Suggested video of the Holy Trinity:

Sanchin Kata:

Seienchin Kata:

Suparunpei Kata:

© Copyright 2017 Issho Productions & John Szmitkowski, all rights reserved.

Sensei John is now on Facebook, under – FLY FISHING DOJO, you are invited to send a Facebook friend request.

You may wish to view my other blogs –
   my fishing blog which includes my fishing journals and the interrelationship between martial arts protocol to fishing http://flyfishingdojo.com
and
 the Goshin-Do Karate blog at http://defeliceryu.com

Sea-Monsters . . . “Thats OK”

10 Aug

Men really need sea monsters in their personal oceans.
For the ocean, deep and black in depths, is like the low dark levels of or minds in which the dream symbols incubate and sometimes rise up to sight. . . And even if the symbol vision is horrible, it is there and it is ours. An ocean without its unnamed monsters would be like a completely dreamless sleep. (See Endnote # 1)

HUMPBACK-3       Although we like to think of our world as one of harmony, it is in fact a balance of chaotic, opposing forces – hot/cold, large/small, active/passive, joy/sorrow, good/evil and the like. We desire harmony in our lives. Such harmony is only possible when we recognize the opposing forces that lie without and within ourselves. We may have little influence over the factors that are external to ourselves, but we can directly influence the factors that lie within ourselves. To do so, we must not desire to suppress them, rather, we must recognize the darkness, the sea-monster, if you will, that lies within us. Once recognized, such sea-monsters can be dispelled. To this end, I offer this “. . . thats OK” (Online Kata) session.

Tensho Kata practice, Cape Cod, MA, circa, 1999

Tensho Kata practice, Cape Cod, MA, circa, 1999

Remember, the group dynamic is not fulfilled by all of us being geographically present, rather, it is fulfilled by each of us performing Sanchin in the proscribed manner.

Session Parameters:
Week Of: Monday August 10th, 2015;
Time: any convenient, quiet time for introspection;
Location: Preferably an outdoor location and if at all possible, by the sea or other body of water;
Recommended Kata: For those non-martial artist readers that have learned Sanchin, perform Sanchin. For Karate readers in addition to Sanchin, you may also wish to perform Seienchin or Suparunpei (Pechurin) Kata;
Salient Points:

  • Prior to practice, re-read the above passage;
  • If you perform the 4-direction Sanchin, during the shobu performance, be aware of the negative aspects of your personality and psyche. Recognize these negative aspect and dispel them during the shobu-Sanchin. As you perform the relaxed Sanchin, recognize the positive aspects of your being and nurture them;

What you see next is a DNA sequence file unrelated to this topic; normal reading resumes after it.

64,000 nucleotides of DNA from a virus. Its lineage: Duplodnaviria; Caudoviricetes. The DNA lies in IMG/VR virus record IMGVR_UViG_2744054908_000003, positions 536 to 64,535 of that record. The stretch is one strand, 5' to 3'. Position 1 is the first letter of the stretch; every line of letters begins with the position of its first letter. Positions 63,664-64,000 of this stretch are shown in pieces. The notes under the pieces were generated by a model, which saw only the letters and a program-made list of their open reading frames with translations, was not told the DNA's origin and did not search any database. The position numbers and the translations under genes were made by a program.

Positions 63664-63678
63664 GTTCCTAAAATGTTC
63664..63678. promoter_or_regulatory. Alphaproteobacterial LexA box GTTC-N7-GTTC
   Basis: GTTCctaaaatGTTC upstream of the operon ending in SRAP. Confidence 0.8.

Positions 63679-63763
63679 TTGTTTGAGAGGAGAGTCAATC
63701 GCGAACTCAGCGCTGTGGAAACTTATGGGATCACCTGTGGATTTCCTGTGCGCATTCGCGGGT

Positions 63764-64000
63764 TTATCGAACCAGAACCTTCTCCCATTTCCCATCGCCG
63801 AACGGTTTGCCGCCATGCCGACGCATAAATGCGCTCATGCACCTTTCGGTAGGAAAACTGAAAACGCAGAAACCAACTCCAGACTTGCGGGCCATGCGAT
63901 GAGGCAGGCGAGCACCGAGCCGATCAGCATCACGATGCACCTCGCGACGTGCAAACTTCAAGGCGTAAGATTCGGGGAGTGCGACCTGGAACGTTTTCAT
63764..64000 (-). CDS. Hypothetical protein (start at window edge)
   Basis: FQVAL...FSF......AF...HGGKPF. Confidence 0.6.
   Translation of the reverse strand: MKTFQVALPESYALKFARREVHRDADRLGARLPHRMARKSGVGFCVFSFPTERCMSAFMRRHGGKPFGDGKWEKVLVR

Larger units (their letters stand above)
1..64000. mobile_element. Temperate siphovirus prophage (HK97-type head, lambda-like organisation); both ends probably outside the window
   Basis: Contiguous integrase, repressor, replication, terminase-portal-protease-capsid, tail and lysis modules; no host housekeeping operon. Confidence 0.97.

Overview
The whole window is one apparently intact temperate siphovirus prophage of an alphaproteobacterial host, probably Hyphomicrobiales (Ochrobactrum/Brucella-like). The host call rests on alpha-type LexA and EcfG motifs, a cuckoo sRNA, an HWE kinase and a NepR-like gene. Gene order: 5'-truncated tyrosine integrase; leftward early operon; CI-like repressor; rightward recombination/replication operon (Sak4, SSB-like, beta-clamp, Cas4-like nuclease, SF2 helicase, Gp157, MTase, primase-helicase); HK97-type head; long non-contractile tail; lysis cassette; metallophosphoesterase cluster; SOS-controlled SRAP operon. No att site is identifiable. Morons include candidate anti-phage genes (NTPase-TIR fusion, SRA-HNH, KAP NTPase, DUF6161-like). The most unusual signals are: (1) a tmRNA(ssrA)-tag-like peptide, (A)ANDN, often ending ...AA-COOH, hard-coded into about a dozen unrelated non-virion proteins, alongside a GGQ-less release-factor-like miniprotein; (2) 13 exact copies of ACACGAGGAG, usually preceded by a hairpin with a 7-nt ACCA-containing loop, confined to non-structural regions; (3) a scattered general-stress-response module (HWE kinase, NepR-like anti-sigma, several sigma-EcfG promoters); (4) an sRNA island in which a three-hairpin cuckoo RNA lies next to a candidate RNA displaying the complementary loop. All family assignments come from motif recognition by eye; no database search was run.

• As you perform the recommended kata,, during the hard, tense exhalation, be aware of the negative aspects of your personality and psyche. Recognize these negative aspects and dispel them during exhalation. As you inhale with a relaxed body, recognize the positive aspects of your being and nurture them;
  • After your performance, again read the above passage and consider the “sea monsters” (negative aspects) that dwell within you.” Remember that even if these “sea-monsters” are dark and deep, they are yours. Recognize them and work to positively change them. For without these “sea-monsters” you would be empty, “like a dreamless sleep;”
  • Change the negative aspects into a positive force in your life and enrich yourself in the process;
    You should reflect deep and well on the above;
  • The last requirement of this “Thats OK session is to remain in a state of “Zanshin” (the “remaining mind”).
  • Once again, you may wish to not only perform this session as scheduled, but may wish to incorporate it into your regular practice.

Here is my “Sea-Monster” Seinchin Kata filmed in the Atlantic Ocean off the coast of Cape Cod, MA in 2012:

shark sign   In closing, I remain aware that sea-monsters do exist and reside within all of our personal oceans,

HANKO-master

Sensei John Szmitkowski

ENDNOTES:
1. John Steinbeck, The Log Of The Sea Of Cortez (Penguin Books, New York, NY) p.27-28.

sunsu-2   For information on my “no-risk”, kata seminars, please visit the seminar page using this convenient link https://senseijohn.me/seminar-kata/